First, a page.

Between 1652 and 1655 Berkeley served under Turenne in the campaigns against Condé and the Spaniards in Flanders, accompanying the Duke of York as a volunteer, and when the duke placed his sword at the disposal of Spain, and crossed over into the Netherlands early in 1656, he was still accompanied by Berkeley. In the spring of the next year he made a tour with the duke through some of the principal cities of the Netherlands, took part in the campaigns of that and the following year, and at the request of the duke was raised to the peerage as Baron Berkeley of Stratton, in Cornwall, by a patent dated at Brussels 19 May 1658. Returning to England at the Restoration, he was at once placed upon the staff of the admiralty. The following year he was appointed lord president of Connaught, for life. This post, however, did not prevent his attendance at court, a deputy being at the same time appointed to do the work of the office in Ireland. This rapid advancement seems to have somewhat disturbed Pepys's equanimity, for he records the fact that on Sunday, 22 March 1662-3, he heard at church 'a dull formal fellow that prayed for the Right Honourable John Lord Barkeley, lord president of Connaught,' &c. In 1663 (17 June) Berkeley was sworn a member of the privy council, and in the following year was made one of the masters of the ordnance. In January 1664-5 he was placed on the committee of Tangier. In February of this year he began building himself a palace in the neighbourhood of Piccadilly, which was destroyed by fire in 1733, but the site of which is now marked by Devonshire House. It was in the Italian style, and 'stood him in near 30,000l.,' says Evelyn. It was completed about 1672-3. In 1668 he bought Twickenham Park, which, however, passed out of his family in 1685. In 1670 he went to Ireland as lord lieutenant; this office he held for two years, with a few months' leave of absence in 1671, during which it was in commission. As viceroy he manifested a marked partiality for the catholic party, allowing on one occasion the titular Archbishop Peter to use the castle plate for the purpose of adding magnificence to a religious celebration, and telling him at the same time that in a few months 'he hoped to see high mass at Christ Church.' In December 1675 he was appointed, with Sir William Temple and Sir Leoline Jenkyns, ambassador extraordinary on the part of England at the congress of Nimeguen then about to assemble. He received orders to leave for France before the commission was made out, and was to have started in October; but his departure was delayed for a few days by an apoplectic seizure, whch took him as he was entering the council chamber of Whitehall (27 Oct.), and necessitated cupping. The operation effected, Evelyn tells us, 'an almost miraculous restoration.' Accompanied by his wife he left Dover on 14 Nov., taking a solemn leave of Evelyn, to whom he had entrusted the charge of his affairs during his absence, on the beach, there delivering into his custody 'his letter of attorney, keys, seal, and his will, 'like one who did not expect to return. He did not reach Nimeguen until 11 Nov. of the following year, having spent the intervening period in France, and on 28 May 1677 was compelled, by the state of his health, to leave for England, though the work of the congress was not completed. He reached London early in June, Evelyn waiting on him there on the 12th, 'to give an account of the great trust reposed in him during his absence,' and returning 'with abundance of thanks and professions,' both from his lordship and his lady. On 26 Aug. 1678 he died, being seventy-two years of age. He was buried (5 Sept.) in the parish church of Twickenham. He left three sons, each of whom succeeded in his turn to the title [for John, third earl, see below], and one daughter, Anne, who married Sir Dudley Cullum, Bart., of Hanstead, Suffolk. The title became extinct in 1773. His wife, who is politely described in his epitaph as 'a young lady of a large dowry and yet larger graces and virtues,' can hardly have been very young when he married her, as she had already been married first to Sir John Geare, and subsequently (14 Feb. 1659) to Henry Rich, Lord Kensington. Her maiden name was Christian or Christiana Riccard, her father being Sir Andrew Riccard, a wealthy London merchant, largely interested in the East India Company. Besides the fortune which this lady brought him Berkeley probably derived a handsome income partly from his life presidency of Connaught, and partly from the post of manager of the Duke of York's household, which he seems to have retained for many years after the duke had come of age. Concerning his conduct in this post Pepys (27 Sept. 1668) tells a story which, if true, convicts him of robbing his master in the matter of letting the duke's wine licenses. Berkeley's career seems to have been generally regarded by his contemporaries with feelings of mingled envy and amazement, its eminent successfulness being ascribed less to his own merits than to luck and the influence of his kinsman, Lord Jermyn, created Earl of St. Albans at the Restoration. This, at any rate, was the tenor of the conversation which Pepys heard at Captain Cocke's on 3 Dec. 1665. Clarendon gives him credit for being an able officer, though fit only for a subordinate post; but ruthlessly exposes his vanity, want of tact, and ignorance of human nature.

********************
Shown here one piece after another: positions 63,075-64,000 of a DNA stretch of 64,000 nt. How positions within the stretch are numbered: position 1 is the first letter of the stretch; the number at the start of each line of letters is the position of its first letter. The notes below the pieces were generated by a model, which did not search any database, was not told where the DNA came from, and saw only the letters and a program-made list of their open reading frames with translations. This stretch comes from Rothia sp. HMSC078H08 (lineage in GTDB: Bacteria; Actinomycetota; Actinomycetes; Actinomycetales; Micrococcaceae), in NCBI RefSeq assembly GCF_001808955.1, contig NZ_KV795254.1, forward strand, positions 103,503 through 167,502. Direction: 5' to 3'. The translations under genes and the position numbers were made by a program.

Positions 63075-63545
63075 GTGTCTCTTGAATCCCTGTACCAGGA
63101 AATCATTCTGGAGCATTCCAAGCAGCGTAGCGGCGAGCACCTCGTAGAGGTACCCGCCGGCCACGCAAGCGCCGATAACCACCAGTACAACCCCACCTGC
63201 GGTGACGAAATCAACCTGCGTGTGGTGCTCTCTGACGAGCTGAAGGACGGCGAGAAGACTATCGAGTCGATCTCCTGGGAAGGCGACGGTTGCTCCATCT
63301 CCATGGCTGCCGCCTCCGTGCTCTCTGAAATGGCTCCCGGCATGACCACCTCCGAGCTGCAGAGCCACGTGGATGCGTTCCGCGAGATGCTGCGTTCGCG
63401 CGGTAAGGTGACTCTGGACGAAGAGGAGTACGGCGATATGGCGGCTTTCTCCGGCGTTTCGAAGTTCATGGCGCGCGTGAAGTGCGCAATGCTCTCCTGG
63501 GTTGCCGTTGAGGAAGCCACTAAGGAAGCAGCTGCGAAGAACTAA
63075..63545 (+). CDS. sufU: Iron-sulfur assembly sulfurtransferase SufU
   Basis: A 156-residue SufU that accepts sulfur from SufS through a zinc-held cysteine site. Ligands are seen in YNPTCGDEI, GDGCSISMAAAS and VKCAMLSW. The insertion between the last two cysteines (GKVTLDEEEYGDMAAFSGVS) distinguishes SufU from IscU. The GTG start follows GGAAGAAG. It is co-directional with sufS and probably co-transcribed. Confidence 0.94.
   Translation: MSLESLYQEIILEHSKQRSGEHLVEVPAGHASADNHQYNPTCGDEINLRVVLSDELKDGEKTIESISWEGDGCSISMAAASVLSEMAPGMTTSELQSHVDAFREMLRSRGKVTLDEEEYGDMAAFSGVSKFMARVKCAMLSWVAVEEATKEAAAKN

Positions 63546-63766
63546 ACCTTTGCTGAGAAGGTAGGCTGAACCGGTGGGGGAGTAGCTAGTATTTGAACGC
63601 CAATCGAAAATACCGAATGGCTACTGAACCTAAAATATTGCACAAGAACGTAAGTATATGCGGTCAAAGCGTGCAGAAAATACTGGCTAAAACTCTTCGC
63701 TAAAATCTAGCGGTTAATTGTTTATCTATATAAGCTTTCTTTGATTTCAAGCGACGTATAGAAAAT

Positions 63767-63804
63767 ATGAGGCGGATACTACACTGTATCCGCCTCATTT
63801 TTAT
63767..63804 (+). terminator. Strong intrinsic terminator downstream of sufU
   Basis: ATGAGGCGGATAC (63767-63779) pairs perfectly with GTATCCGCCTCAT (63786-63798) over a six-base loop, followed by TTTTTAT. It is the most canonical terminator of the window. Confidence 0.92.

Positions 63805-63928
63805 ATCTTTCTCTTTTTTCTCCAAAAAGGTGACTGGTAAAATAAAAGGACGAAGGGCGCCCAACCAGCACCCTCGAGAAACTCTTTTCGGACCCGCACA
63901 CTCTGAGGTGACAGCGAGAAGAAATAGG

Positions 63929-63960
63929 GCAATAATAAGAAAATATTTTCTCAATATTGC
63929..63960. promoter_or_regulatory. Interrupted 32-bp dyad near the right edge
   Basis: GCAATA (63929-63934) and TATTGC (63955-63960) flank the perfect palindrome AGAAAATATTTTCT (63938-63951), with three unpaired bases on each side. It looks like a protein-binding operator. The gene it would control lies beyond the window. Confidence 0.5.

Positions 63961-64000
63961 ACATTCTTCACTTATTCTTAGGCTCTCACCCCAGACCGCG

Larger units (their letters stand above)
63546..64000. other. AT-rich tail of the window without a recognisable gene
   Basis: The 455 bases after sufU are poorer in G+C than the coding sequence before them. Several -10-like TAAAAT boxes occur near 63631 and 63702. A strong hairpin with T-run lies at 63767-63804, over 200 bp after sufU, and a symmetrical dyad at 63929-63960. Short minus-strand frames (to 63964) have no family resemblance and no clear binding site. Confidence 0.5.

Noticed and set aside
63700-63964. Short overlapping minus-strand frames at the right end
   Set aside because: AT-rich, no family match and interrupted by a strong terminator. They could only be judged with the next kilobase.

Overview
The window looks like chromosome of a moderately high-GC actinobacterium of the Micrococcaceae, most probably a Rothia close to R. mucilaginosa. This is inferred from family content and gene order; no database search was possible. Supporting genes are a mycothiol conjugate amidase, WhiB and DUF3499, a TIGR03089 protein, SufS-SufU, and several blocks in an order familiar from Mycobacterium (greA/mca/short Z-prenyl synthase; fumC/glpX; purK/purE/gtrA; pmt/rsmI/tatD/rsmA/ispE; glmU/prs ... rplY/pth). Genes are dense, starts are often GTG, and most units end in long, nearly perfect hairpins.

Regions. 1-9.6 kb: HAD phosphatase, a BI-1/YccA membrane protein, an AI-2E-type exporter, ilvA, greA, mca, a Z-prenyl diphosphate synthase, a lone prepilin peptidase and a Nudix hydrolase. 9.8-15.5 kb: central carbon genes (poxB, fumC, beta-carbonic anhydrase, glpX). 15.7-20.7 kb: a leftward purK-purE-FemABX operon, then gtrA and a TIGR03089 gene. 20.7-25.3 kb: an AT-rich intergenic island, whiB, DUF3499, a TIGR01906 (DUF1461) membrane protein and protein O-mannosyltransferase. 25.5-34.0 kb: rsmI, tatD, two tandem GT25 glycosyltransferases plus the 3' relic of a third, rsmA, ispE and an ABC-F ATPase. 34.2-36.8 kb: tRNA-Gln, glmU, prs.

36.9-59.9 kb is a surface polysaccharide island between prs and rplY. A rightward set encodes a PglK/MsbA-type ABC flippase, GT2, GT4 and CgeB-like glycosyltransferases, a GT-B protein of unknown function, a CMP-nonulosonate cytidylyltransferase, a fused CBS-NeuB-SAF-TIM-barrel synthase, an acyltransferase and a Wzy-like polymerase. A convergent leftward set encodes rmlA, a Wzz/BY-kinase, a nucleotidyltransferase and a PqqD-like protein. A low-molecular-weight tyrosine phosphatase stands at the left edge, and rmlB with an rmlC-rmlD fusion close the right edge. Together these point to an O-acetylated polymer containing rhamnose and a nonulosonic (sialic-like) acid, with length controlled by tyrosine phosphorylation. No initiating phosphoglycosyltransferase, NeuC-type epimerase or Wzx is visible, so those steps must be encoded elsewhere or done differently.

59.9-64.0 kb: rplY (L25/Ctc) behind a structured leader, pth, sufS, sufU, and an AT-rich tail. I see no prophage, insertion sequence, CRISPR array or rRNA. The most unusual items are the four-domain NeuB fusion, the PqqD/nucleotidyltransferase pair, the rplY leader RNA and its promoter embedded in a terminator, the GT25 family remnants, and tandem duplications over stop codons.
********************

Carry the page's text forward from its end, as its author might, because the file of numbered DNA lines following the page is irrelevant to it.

Berkeley is the author of an historical piece in the nature of an apology for his part in the transactions which preceded and followed the flight of the king from Hampton Court. It is an interesting production, written in a very lively style and of great biographical value, as it exhibits the character of its author with much naïveté; but the serious discrepancies between it and the account given by Ashburnham, and the attempt which is apparent throughout it to magnify the author's part in the negotiations with Cromwell and Ireton at the expense of Ashburnham, while casting upon him the sole responsibility for the unfortunate issue of the negotiations with Hammond, impair its authority as an historical narrative. It was first published in 1699 (8vo), and again in 1702, under the title 'Memoirs of Sir John Berkley, containing an account of his negotiations with Lieutenant-general Cromwell, Commissary-general Ireton, and other officers of the army for restoring King Charles I to the exercise of the government of England.' Lowndes (Bibliographical Manual, ed. Bohn) mentions an edition of 1699 with the title in Latin: 'Collectanea Historica Johannis Berkeley complexa ipsius negotiationem anni 1647 cum Olivaro Cromwell, Ireton, et aliis exercitus praefectis pro revocatione Caroli I in regni administrationem.' The memoirs were reissued in 1812 in the 'Harleian Miscellany,' vol. ix., and in 1815 in Maseres' 'Select Tracts relating to the Civil Wars,' vol. i. On the publication in 1830 of Ashburnham's 'Narrative' Berkeley's account was added in an appendix. A French translation appeared in the 'Collection des Mémoires relatifs à la Révolution d'Angleterre,' vol. iv. Paris, 1827.
[Cal. State Papers, Dom. (1636–7) 380, 392, (1637) 82, 145, 310, 312, 321, 324, 336, 413, (1640) 42, (1660–1) 110, (1664–5) 173, 187, 485; Howell's Familiar Letters, 228 ; Clarendon, iii. 120, 182, 202, 226, 426, 429–31; iv. 99–100, 116, 119, 215. 448, 460; v. 149–53, 160–8, 188, 206–12, 446–8, 479, 492; vi. 18, 589; Polwhele's Devonshire, 306; Whitelocke's Mem. 177, 185, 191, 196, 200; Ludlow's Mem. 73; Fairfax Correspondence (ed. Bell), i. 290; Commons' Journals, ii. 175, 238, 241, 253, 256, 262, 271, 290, 294, 295, 333, 337, 346, 356, 614; v. 356, 359, 366; Ashburnham's Narrative, 88; Vindication, 226; Appendix, cxliv. cli. clxiii. clxxv.; Petitot's Coll. des Mém. 2me série, xxxiv. 378, 380; Thurloe's State Papers, i. 96, iv. 158, v. 104, 278, 294, 753; Life of James II (Clarke), i. 47, 53, 114, 273, 279, 293; Lib. Hib. i. pt. ii. 8, 190; Pepys's Diary, 22 March 1662-3, 5 Nov. 1664, 20 March 1664-5; Evelyn's Diary, 25 Sept.; 1672, 27 Oct. 1675, 25 Sept. 1677; Life of Sir Leoline Jenkyns, i. 349, 502, 512,ii. 117; Haydn's Book of Dignities, 121, 191; Harris's Life of William III, 98-101; Lysons's Middlesex, iii. 199, 580, 592; Sir William Temple's Mem. (ed. 1720), 411; Collinson's Somerset, i. 215; Banks's Extinct Peerage, iii. 77; Froude's English in Ireland, i. 165.]